Kindles and iPads have moved into the mainstream, and by the end of 2012 it is predicted that more than 40 million eReaders and 60 million tablets will be owned in the United States. When it comes to traveling, unfortunately, consumers are often forced to use traditional forms of entertainment — physical books and magazines – due to the dated rules enforced by the Federal Aviation Administration. Those rules, however, may be about to change. Laura J. Brown, deputy assistant administrator for public affairs for the FAA, told The New York Times on Sunday that the agency has decided to take a “fresh look” at the use of personal electronics on planes. The last time the administration performed testing was in 2006, long before the iPad was introduced, and it does not plan to include smartphones in the possible revisions. Read on for more.
“With the advent of new and evolving electronic technology, and because the airlines have not conducted the testing necessary to approve the use of new devices, the FAA is taking a fresh look at the use of personal electronic devices, other than cellphones, on aircrafts,” Brown said. The FAA said it’s trying to work with electronics vendors as well as aircraft and avionics manufacturers to figure out a way to allow passengers to use these new devices during takeoffs and landings.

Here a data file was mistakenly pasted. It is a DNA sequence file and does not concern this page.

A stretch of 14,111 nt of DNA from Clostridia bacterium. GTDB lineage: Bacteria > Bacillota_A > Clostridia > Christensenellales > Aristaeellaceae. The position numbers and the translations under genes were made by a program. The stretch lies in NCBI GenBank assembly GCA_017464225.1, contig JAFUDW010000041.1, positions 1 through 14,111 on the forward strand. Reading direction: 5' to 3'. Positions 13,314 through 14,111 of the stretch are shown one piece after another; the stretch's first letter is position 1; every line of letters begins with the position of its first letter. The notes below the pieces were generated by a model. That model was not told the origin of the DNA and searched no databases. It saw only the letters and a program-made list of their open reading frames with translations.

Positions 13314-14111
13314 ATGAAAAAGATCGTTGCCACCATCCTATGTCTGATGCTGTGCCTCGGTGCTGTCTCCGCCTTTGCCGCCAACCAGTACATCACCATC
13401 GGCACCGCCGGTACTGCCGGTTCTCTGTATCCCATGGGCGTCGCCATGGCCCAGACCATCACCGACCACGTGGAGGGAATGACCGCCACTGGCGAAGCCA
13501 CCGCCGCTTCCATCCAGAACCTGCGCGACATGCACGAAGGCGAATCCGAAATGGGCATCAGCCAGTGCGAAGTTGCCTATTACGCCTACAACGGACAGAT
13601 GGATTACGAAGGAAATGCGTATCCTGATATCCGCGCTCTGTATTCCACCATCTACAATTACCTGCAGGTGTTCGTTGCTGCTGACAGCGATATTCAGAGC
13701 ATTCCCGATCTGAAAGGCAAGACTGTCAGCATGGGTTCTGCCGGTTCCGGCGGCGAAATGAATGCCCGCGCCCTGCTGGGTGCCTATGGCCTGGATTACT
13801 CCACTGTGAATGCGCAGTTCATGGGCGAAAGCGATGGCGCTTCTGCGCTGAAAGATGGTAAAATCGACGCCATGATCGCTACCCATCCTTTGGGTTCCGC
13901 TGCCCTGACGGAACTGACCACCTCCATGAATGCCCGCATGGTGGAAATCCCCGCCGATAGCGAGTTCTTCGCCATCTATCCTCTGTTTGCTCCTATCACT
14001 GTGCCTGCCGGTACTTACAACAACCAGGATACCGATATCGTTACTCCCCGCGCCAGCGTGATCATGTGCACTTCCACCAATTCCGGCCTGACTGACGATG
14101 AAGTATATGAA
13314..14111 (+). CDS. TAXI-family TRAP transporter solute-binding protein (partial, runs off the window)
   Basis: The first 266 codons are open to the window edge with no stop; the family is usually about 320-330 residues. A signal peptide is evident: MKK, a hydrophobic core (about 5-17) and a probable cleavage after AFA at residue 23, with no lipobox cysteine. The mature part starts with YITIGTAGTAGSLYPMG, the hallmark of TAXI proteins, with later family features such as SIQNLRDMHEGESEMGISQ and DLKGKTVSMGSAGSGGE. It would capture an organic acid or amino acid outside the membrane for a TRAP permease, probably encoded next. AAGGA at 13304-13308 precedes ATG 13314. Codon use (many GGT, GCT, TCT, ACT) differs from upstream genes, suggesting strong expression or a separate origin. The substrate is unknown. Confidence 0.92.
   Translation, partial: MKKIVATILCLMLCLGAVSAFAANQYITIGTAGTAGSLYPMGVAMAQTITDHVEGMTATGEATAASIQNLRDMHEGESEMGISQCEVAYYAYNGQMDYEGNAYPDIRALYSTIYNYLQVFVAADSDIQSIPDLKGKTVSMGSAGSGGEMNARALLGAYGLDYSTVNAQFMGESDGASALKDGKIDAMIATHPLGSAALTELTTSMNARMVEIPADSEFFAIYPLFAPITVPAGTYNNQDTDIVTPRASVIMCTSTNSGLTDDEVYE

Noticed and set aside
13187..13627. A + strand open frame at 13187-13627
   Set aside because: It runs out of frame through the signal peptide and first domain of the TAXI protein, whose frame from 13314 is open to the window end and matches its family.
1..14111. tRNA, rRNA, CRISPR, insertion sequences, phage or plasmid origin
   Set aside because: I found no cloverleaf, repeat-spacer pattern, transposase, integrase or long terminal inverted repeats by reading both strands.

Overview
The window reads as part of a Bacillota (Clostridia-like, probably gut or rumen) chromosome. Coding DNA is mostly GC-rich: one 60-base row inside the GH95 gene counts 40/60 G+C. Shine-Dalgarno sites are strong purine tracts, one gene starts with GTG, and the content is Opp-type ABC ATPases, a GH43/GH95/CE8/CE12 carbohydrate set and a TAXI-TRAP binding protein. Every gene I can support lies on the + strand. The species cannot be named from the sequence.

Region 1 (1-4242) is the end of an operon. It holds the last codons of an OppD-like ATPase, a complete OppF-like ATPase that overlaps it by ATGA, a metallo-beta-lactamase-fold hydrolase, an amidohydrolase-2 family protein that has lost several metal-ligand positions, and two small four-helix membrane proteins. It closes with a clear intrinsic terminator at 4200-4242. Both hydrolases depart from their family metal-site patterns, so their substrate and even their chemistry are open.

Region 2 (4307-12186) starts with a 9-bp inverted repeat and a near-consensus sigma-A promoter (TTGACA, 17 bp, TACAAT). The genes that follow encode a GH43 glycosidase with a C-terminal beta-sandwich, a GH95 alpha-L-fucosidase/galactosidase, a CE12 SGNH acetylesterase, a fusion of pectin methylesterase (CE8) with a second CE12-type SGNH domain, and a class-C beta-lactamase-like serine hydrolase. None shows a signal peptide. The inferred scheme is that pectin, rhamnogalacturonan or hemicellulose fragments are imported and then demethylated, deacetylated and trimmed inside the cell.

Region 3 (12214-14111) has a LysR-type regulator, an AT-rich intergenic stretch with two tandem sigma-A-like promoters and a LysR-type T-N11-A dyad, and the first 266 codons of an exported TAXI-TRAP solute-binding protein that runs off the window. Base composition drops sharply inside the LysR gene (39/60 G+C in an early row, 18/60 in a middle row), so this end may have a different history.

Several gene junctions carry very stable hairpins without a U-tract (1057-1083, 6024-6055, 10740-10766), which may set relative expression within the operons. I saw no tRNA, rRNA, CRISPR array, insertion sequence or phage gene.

According to Abby Lunardini, vice president of corporate communications at Virgin America, for a device to be approved each model must be tested at separate times on an empty flight with every plane in an airline’s fleet, and again for every airline that wants to allow the use of personal electronic devices. With thousands of different smartphone models, it is no wonder why the FAA has no plans to include them in the possible revisions — testing would take years and at completion, the phones tested would likely be obsolete.
Virgin America would like to perform these tests, but the current guidelines make it “prohibitively expensive, especially for an airline with a relatively small fleet that is always in the air on commercial flights like ours,” Lunardini said.